Guide To Understanding How, Why and When To Use Fertilizer

Gardening is a rewarding and fulfilling hobby but has its fair share of challenges. 
One of the most crucial challenges every gardener faces is ensuring their plants receive the essential nutrients they need to thrive. 

Fertilizer acts as a nutritional supplement for your garden, guaranteeing that your plants get the right balance of nutrients and elements they need. Think of it as your plant's dose of gummy bear vitamins!

This guide highlights all things fertilizers—what they are, why they're indispensable, and how to use them effectively to keep your plants strong and healthy.

1. Understanding Fertilizers

What are Fertilizers?

Fertilizers are a substance that provides essential nutrients to plants, helping them grow and develop. Like we said, gummy bear vitamins!

What are the Ingredients of Fertilizers?

Fertilizers have primary and secondary nutrients and trace elements. 



Nitrogen (N): Crucial for promoting leafy green growth and photosynthesis. It's an essential component of amino acids, proteins, and chlorophyll. 

Common nitrogen sources in fertilizers include ammonium sulfate, urea, and nitrate compounds.

Phosphorus (P): Essential for root development, flowering, and fruiting. It aids in energy transfer within plants and is a key component of DNA and RNA. 

Common phosphorus sources include phosphates and bone meal.

Potassium (K): Known to help disease resistance and water regulation, also aids in enzyme activation and nutrient transport within plants. 

Common sources are found in potassium chloride and potassium sulfate.

Secondary Nutrients:

Calcium (Ca): Important for cell wall structure and stability in plants. It helps prevent disorders like blossom end rot in tomatoes and peppers.

Magnesium (Mg): A component of chlorophyll and plays a role in photosynthesis. 

Common source of magnesium is Epsom salt (magnesium sulfate).

Sulfur (S): Essential for forming certain amino acids and proteins in plants and supporting nitrogen utilization. Common source of sulfur is in the form of sulfate compounds.

Trace Elements or Micronutrients: 

These are nutrients that plants require in smaller quantities but are still essential for their growth and development. 

Common micronutrients: Include iron (Fe), manganese (Mn), zinc (Zn), copper (Cu), boron (B), and molybdenum (Mo). Fertilizers may include these micronutrients as additives when needed.

Organic Matter: Such as compost and animal manure provide nutrients, improve soil structure, and encourage the growth of beneficial soil microbes.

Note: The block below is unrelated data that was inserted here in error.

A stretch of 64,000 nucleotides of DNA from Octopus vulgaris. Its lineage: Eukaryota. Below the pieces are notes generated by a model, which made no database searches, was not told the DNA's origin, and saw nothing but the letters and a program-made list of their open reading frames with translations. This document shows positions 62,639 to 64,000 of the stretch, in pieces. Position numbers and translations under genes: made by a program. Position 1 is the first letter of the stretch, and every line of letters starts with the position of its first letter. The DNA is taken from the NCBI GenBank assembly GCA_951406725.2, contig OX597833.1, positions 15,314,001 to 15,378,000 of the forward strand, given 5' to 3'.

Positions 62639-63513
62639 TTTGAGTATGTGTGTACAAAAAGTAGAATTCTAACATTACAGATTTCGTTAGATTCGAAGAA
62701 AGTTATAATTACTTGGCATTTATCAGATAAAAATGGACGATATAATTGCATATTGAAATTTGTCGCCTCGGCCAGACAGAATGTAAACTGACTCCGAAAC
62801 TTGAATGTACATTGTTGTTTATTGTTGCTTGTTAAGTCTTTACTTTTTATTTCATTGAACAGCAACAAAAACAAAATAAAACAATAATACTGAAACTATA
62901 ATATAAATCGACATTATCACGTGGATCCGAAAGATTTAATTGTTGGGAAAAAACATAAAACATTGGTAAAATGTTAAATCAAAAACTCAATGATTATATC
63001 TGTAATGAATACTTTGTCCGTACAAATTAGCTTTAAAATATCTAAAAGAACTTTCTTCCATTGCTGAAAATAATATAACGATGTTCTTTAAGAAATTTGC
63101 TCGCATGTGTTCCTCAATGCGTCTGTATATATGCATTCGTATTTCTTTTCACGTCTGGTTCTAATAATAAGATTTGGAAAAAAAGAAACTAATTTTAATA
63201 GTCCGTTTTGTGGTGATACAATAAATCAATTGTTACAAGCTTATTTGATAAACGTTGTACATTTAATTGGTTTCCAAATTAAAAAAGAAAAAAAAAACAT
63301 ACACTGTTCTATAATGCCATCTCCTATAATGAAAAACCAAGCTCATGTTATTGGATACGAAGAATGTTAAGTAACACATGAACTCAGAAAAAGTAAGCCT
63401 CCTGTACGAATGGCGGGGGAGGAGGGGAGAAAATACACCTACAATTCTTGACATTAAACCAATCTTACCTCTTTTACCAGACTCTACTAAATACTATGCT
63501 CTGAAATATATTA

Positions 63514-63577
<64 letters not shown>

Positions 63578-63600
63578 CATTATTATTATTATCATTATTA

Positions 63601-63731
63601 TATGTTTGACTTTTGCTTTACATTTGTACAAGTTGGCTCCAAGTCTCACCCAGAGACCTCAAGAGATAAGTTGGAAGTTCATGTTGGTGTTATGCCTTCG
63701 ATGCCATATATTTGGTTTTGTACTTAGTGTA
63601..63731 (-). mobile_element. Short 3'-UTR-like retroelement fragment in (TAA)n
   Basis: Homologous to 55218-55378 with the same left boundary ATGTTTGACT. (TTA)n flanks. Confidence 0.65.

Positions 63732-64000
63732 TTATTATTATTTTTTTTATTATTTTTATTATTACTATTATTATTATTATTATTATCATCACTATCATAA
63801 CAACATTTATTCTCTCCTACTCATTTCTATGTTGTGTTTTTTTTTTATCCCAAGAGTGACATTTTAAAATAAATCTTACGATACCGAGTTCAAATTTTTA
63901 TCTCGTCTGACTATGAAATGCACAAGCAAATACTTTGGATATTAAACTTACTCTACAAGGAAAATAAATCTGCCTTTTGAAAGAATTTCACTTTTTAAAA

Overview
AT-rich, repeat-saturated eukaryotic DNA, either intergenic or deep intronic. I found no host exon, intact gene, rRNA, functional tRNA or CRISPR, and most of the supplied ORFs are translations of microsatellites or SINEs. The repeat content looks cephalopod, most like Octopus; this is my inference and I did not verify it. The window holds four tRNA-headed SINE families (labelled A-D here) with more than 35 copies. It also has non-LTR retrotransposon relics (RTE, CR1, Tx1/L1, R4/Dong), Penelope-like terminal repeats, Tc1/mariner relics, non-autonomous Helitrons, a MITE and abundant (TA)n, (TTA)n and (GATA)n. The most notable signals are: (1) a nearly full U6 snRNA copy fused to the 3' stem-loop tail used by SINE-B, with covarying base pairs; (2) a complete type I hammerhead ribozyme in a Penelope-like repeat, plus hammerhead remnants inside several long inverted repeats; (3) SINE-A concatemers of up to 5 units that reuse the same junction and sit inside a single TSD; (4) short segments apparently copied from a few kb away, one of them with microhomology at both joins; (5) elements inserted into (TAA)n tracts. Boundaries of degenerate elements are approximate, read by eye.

Microbial Inoculants: Specialty fertilizers may contain beneficial microorganisms like mycorrhizae or rhizobia that form symbiotic relationships with plant roots, aiding in nutrient absorption.

Amendments: Soil amendments like lime (calcium carbonate) adjust soil pH, making it more suitable for certain plants.

Fillers: Inert fillers or carriers can be made of materials like sand, perlite, or vermiculite, ensuring even distribution and ease of application.

Forms of Fertilizers

Fertilizers come in 3 forms: granular, liquid, and slow-release options. Each type has its advantages and is suited to different gardening situations.

Granular Fertilizers

Solid, dry fertilizers that are spread evenly across the soil surface to release nutrients slowly over time, making them ideal for long-term plant nutrition.

Liquid Fertilizers

This fertilizer dissolves in water and can be applied directly to the soil or sprayed onto plant leaves (foliar fertilizers). They provide a quick nutrient boost and are often used during the growing season.

Slow-Release Fertilizers

As the name implies, they release nutrients gradually, offering a steady supply over an extended period of time. Vego Garden has organic slow-release fertilizers with a ratio of NPK: 6-2-4 and 100+ vitamins, minerals, natural plant hormones, essential sugars, amino acids, carbon & protein to keep your plants growing strong. 

Types of Fertilizers

Organic Fertilizers

Organic fertilizers is created by decomposing organic materials, such as kitchen scraps, yard waste, plant residues, and animal manure from animals, bone meal, ground bones, blood meal, fish emulsion from fish remains, and seaweed or kelp-based fertilizers are all part of this natural mix.

These organic fertilizers provide essential nutrients to plants and help your soil structure gradually as the organic matter decomposes. Organic fertilizers increase water retention and boost microbial activity in your soil, making it a thriving ecosystem. Plus, many organic fertilizers are sourced from renewable resources, aligning perfectly with sustainable and environmentally conscious agricultural practices.

Synthetic Fertilizers

Synthetic fertilizers, also known as chemical or inorganic fertilizers, are born from chemical processes. These fertilizers are precisely formulated to contain specific concentrations of essential nutrients, delivering a quick and concentrated nutrient source to your plants.

While synthetic fertilizers certainly get the job done by rapidly releasing nutrients upon application, this speed can also pose environmental risks. If not used carefully, it might lead to nutrient leaching and environmental pollution.

Although synthetic fertilizers fulfill plants' nutrient needs, they don't play the same role in soil health as their organic counterparts. Overreliance on synthetic fertilizers can eventually degrade the quality of your soil over time.